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Comments

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The U.S. minimum wage should be

jimmy_dean Re:Get rid of it. (1106 comments)

And what if your friends are broke too and your church is made up of other people who are also broke? This is hardly hypothetical: If you go into poor neighborhoods, you'll find churches that can barely afford to keep their lights on, and in some cases pastors who do the job on a volunteer basis. Also, how much better is "Work or belong to a church or die" versus "Work or die"? How about if the only available source of charity was a local mosque, and they said that they'd only help you if you converted to Islam, are you still happy with this solution?

Another way of thinking about it: Why is it that 15-year-old girls in Indonesia are willing to work in sweatshops for $0.34 per hour making Nike sneakers 15 hours a day? Do you seriously think that those girls are doing that because they have other viable options?

So nowhere did I say that things are perfect. However, I do believe that forced "charity" is evil. If governments were truly able to target just people like in your more rare hypothetical situation, I would have less of a problem with that. But it's not how things happen; instead, things get so entrenched because the people that keep voting for systems, such as minimum wage increases and gross welfare systems, are the same people who pay zero taxes! Why wouldn't they want to keep this system going so that they have to work very little or not at all? Second, it's easy just to assume that because a government "does something" versus leaving things up to truly caring individuals, entities and communities that things are getting better for these people. I submit, and there's plenty of studies to back me on this, that governments make it worse when they do more than just a little to help people. They create a crony, perpetual system that keeps the poor in more bondage to a broken system than if they were stuck in your sweatshop example. I challenge you to name a government program that's truly helped people without hurting anybody else. There are very few, if any. Governments transfer pain, they never make everybody better off at the same time.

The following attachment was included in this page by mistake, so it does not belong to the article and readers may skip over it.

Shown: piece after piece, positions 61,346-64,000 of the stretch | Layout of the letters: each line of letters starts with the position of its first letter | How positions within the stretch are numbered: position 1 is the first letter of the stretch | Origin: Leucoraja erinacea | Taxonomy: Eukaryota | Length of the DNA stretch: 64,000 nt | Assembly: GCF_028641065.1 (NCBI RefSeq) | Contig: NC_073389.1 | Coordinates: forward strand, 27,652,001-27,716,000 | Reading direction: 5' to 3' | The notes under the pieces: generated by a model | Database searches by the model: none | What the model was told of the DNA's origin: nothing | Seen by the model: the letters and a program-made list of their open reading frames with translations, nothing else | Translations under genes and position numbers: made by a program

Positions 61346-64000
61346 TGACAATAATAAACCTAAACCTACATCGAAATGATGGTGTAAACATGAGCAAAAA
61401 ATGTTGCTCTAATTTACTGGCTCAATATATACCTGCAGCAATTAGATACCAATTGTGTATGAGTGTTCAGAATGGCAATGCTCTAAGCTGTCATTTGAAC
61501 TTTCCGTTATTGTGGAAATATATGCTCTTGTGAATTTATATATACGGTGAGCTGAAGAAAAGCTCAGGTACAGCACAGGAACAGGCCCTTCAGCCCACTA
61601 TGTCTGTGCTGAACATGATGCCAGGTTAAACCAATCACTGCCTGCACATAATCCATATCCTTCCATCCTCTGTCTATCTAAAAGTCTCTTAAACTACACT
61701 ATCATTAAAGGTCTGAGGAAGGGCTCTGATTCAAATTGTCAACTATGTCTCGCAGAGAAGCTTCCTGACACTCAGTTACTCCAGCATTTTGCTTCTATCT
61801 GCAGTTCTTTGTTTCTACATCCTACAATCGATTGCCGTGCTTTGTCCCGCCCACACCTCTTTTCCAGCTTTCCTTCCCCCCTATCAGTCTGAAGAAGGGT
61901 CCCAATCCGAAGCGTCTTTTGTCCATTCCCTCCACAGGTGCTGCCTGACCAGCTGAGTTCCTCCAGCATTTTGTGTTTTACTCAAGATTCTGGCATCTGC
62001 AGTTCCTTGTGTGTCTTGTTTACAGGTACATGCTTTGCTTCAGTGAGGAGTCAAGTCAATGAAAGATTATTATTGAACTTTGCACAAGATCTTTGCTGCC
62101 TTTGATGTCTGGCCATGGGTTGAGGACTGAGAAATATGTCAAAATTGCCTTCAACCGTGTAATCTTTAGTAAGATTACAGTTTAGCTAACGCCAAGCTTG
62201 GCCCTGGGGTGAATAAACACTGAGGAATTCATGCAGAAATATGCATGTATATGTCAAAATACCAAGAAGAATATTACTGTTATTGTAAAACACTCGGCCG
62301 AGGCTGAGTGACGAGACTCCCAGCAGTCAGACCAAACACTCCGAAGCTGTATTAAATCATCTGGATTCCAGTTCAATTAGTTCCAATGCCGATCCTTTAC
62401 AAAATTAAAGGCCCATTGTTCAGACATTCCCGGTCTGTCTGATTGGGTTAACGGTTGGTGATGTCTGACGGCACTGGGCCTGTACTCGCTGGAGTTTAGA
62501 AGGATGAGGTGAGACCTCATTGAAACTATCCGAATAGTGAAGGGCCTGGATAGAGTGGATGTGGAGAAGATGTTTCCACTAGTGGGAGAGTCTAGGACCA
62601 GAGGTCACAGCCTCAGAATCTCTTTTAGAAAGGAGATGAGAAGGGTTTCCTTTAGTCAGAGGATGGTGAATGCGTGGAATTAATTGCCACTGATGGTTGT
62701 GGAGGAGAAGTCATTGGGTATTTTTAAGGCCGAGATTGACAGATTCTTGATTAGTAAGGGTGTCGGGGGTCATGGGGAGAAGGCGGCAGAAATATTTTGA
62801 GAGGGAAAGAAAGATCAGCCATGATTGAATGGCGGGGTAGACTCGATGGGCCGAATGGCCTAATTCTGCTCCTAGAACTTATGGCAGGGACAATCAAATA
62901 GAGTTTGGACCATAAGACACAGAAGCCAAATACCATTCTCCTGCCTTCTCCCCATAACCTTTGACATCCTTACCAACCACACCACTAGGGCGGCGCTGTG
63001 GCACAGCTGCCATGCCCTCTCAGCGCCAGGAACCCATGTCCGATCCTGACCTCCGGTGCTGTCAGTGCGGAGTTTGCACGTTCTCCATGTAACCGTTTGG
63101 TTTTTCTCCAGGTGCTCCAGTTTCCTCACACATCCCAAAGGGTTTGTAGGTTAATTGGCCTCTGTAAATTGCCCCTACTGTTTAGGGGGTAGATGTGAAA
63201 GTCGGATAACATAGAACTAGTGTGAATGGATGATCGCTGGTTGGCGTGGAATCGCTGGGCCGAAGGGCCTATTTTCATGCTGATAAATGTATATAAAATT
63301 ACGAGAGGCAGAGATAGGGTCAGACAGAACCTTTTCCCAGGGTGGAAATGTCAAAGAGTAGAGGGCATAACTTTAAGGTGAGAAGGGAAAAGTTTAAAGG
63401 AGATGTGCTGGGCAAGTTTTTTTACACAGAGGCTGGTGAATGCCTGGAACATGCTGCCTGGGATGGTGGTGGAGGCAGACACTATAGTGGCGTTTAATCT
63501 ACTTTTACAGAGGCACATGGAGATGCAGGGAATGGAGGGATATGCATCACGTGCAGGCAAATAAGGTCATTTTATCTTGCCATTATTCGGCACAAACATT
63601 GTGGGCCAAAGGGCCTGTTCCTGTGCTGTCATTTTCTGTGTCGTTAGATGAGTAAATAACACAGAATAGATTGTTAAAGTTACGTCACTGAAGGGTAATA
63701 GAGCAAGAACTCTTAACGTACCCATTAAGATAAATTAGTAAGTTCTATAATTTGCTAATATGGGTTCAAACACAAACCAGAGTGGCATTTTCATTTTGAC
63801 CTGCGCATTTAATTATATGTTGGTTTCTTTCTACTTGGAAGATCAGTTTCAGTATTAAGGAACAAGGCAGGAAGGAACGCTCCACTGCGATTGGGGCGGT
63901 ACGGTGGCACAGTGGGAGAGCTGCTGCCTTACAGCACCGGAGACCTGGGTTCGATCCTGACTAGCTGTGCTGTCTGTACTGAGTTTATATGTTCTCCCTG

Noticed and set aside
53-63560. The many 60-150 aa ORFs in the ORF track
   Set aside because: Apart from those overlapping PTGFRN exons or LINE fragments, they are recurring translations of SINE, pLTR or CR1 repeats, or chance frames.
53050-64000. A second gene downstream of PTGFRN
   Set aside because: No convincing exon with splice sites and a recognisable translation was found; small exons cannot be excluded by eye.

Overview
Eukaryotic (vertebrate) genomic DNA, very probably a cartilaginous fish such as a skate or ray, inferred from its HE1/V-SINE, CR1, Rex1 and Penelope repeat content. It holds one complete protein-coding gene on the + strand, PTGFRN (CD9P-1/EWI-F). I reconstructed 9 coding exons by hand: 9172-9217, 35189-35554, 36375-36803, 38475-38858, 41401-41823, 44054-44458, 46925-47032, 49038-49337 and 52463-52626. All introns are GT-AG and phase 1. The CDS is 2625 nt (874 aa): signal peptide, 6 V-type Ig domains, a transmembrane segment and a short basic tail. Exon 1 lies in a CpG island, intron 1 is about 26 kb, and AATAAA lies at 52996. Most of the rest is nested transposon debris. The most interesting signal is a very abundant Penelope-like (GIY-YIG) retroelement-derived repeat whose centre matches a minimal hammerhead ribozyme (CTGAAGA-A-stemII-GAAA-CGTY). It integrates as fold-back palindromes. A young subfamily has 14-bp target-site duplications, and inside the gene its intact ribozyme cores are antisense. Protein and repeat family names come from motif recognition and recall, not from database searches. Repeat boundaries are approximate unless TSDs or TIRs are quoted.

about a year and a half ago
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British Farmers Growing Their Own Internet Service

jimmy_dean Re:Or... (178 comments)

Right on! :) Yay for cronies!

about a year and a half ago
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Ask Slashdot: Should We Have the Option of Treating Google Like a Utility?